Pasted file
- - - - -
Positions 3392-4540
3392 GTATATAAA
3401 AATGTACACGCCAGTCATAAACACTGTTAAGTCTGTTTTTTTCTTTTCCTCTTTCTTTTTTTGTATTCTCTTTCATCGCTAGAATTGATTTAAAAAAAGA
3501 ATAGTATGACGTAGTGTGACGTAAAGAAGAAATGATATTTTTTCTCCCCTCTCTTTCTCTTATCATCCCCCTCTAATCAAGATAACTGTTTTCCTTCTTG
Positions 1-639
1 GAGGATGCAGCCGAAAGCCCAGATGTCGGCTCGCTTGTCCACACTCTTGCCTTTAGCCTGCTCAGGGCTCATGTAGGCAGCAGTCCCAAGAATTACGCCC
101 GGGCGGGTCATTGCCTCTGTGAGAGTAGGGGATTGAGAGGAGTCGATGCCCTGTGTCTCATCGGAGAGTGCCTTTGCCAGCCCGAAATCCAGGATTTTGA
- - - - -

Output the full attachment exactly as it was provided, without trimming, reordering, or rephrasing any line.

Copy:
Positions 3392-4540
3392 GTATATAAA
3401 AATGTACACGCCAGTCATAAACACTGTTAAGTCTGTTTTTTTCTTTTCCTCTTTCTTTTTTTGTATTCTCTTTCATCGCTAGAATTGATTTAAAAAAAGA
3501 ATAGTATGACGTAGTGTGACGTAAAGAAGAAATGATATTTTTTCTCCCCTCTCTTTCTCTTATCATCCCCCTCTAATCAAGATAACTGTTTTCCTTCTTG
Positions 1-639
1 GAGGATGCAGCCGAAAGCCCAGATGTCGGCTCGCTTGTCCACACTCTTGCCTTTAGCCTGCTCAGGGCTCATGTAGGCAGCAGTCCCAAGAATTACGCCC
101 GGGCGGGTCATTGCCTCTGTGAGAGTAGGGGATTGAGAGGAGTCGATGCCCTGTGTCTCATCGGAGAGTGCCTTTGCCAGCCCGAAATCCAGGATTTTGA